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2. Ross v. Assessor of Area #10

Citation: Ross v. Assessor of Area #10

Date: 20000107

2000 BCCA 5



Registry: Vancouver








Before: The Honourable Madam Justice Southin
The Honourable Mr. Justice Donald
The Honourable Madam Justice Saunders
Guy Holeksa

Counsel for the Appellant

Beverly Ross appearing on behalf of the Respondents
Place and Date of Hearing:

Vancouver, British Columbia

9 November 1999

Place and Date of Judgment:

Vancouver, British Columbia

7 January 2000

Written Reasons by:
The Honourable Madam Justice Saunders

Concurred in by:
The Honourable Madam Justice Southin
The Honourable Mr. Justice Donald

Reasons for Judgment of the Honourable Madam Justice Saunders:

[1] This appeal concerns a property assessment in which the only characteristic differentiating the subject property from nearby lands is the zoning.

[2] The property in question is owned by the respondents. It comprises three lots in the downtown core of New Westminster, British Columbia. The property is now being used below capacity, including by an autobody business. The lots are zoned C-4, which permits commercial or residential use, or a combination of the two, to a building density of 5.2 square feet for each square foot of land. It is not disputed that the highest and best use of the lots is holding for future development.

[3] Other nearby lots for which the highest and best use is also holding for future development are zoned RM-6. RM-6 zoning permits only residential use to a maximum density of 4.0 square feet for each square foot of land. At least one autobody shop, a competitor of the shop on the subject lands, has premises on land zoned RM-6.

[4] Since 1991 the Assessor has assessed land in the New Westminster downtown core zoned C-4 at a higher square foot value than land zoned RM-6. For the 1998 Assessment Roll the base value of C-4 land was $48 per square foot and of RM-6 land was $45 per square foot.

[5] The subject land was assessed at the C-4 base rate, $48 per square foot, for the 1998 Assessment Roll.

[6] The respondents appealed the assessment to the Assessment Appeal Board, as they had previous assessments. The main issue was the application of the principle of equity in taxation. The respondents contended that the only realistic use for both C-4 and RM-6 land in the downtown core, regardless of zoning, is new residential development, for which there is currently little or no demand. They said, therefore, that there is no justification at this time for a differential in assessments for otherwise similar properties.

[7] The Assessment Appeal Board concluded that the market would differentiate in value C-4 land from RM-6 land, and dismissed the appeal. In doing so, it stated:

The primary issue in this appeal is whether or not the properties have been equitably assessed. To address that issue, consideration must be given to the question of whether or not zoning is a proper characteristic to be considered in determining when properties are "similar" for the purposes of assessment and equity.


The Assessment Act and the common law require that properties be equitably assessed as against similar properties in the community. It is indeed the case, as the Appellant has argued, that if one property, though assessed at actual value, is shown to be inequitably assessed as against similar properties in the community, then equity must be achieved, either by a reduction in the assessment of the one, or by an increase to actual value in the assessed values of the others. But what is key is the determination of what properties are "similar", such that equity demands that they be assessed in a similar or consistent fashion.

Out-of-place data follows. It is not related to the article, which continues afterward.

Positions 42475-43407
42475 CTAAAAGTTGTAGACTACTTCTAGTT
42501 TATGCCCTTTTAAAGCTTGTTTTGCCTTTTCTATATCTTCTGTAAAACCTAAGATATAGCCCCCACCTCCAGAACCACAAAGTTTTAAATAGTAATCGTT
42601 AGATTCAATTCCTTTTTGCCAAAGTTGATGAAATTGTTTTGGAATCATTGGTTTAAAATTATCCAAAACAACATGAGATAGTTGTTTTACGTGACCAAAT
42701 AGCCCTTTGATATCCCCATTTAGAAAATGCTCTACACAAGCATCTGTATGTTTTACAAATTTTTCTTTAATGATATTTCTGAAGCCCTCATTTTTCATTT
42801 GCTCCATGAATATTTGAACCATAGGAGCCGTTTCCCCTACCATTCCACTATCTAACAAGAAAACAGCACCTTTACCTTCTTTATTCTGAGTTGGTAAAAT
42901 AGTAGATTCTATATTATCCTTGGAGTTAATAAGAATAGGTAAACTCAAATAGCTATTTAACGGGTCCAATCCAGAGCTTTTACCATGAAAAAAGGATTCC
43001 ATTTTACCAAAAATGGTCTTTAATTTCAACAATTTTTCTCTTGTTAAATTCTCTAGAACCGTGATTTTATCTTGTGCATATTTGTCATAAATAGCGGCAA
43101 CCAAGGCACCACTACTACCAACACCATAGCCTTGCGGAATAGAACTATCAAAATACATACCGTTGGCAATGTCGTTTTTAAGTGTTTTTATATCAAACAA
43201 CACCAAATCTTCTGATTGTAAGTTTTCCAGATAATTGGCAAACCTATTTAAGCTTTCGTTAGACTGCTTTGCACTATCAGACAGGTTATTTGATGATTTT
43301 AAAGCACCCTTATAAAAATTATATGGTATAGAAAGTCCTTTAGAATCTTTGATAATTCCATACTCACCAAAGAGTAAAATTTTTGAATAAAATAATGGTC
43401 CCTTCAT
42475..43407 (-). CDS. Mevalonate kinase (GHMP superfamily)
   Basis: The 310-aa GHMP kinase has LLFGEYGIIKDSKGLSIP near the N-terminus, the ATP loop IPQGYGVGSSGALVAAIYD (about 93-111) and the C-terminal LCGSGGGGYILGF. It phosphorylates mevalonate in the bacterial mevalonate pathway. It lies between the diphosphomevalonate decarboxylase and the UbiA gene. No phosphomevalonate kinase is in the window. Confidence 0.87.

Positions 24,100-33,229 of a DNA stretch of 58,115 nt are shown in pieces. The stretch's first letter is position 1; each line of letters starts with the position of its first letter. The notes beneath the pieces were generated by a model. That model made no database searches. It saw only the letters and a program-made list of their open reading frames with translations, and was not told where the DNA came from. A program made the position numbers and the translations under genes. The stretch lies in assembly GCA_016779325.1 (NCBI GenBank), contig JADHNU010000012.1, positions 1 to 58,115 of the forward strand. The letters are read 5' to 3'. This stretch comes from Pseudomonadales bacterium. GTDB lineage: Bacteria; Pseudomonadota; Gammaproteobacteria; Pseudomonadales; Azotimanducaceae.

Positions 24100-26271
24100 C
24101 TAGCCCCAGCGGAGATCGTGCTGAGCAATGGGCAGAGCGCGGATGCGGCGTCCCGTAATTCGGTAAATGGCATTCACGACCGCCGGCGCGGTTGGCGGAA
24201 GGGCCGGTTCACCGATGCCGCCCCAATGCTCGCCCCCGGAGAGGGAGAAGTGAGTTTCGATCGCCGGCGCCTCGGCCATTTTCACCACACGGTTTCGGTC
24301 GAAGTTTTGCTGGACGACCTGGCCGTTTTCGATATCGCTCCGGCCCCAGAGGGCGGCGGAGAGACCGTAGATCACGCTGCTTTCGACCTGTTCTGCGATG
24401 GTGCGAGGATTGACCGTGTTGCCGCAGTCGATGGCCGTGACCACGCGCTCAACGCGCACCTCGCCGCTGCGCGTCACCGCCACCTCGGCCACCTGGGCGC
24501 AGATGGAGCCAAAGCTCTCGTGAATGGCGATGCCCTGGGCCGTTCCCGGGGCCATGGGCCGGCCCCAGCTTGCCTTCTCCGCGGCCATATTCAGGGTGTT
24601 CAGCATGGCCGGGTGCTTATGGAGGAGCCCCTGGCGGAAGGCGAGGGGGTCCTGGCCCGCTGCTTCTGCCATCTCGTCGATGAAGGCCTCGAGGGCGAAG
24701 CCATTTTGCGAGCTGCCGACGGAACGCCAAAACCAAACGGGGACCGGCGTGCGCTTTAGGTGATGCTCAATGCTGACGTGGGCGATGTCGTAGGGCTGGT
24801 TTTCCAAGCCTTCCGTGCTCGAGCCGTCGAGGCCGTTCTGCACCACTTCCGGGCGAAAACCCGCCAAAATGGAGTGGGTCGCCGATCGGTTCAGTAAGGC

The task of the Assessor is to assess properties at actual or market value. That value must be deduced from an analysis of the market as at valuation date. It is not something that can be definitively proved. It is an opinion. However, there will usually be some market evidence as to how the market responds to differences between properties. For example, it will usually be possible to determine whether or not the market pays a premium for, say, lake front property as opposed to land locked property, or for a corner lot as against an in-line lot. If the market pays a premium for the lake front lot, or the corner lot, then it can be said that those properties are not absolutely similar, and on that basis it would be proper to assign a different assessed value to properties in the lake front group or corner lot group, than to those in the land locked or in-line group. Similarity is not an absolute. There is a continuum of similarity ranging from perfect similarity (as in, for example, condominiums in a development) to virtually zero similarity. In the case of perfect similarity, equity requires that properties in that group bear the same assessed value. However, as we move along the continuum and begin to see differences between properties, (like, for example, if one of the condominiums was otherwise identical, but was the penthouse) then, since the difference is one to which the market would respond, equity would permit, indeed require, that the assessed value for the penthouse be higher than for the others.

Thus, "similar", as used in the equity edict, is a term of appraisal art. It can be defined as 'having characteristics or factors to which the market tends to respond in a similar fashion'.


As is clearly demonstrated by [the] appraisal, zoning is a characteristic to which, all other things being equal, the market will react; by application of a discount for the land in the RM-6 pockets, or alternatively, a premium for the lands zoned C-4.

[8] The respondents then brought a Stated Case. The chambers judge answered yes to the following two questions:

3. Did the Board err in law by misapplying the law requiring similar properties in the same geographic area to be assessed in a manner ensuring equitable taxation?

5. Did the Board err in law by acting upon a misconception of the law and a view of the facts which could not reasonably be entertained?


[9] In reaching his conclusion that the respondents should succeed, the chambers judge said at paras. 21 - 26: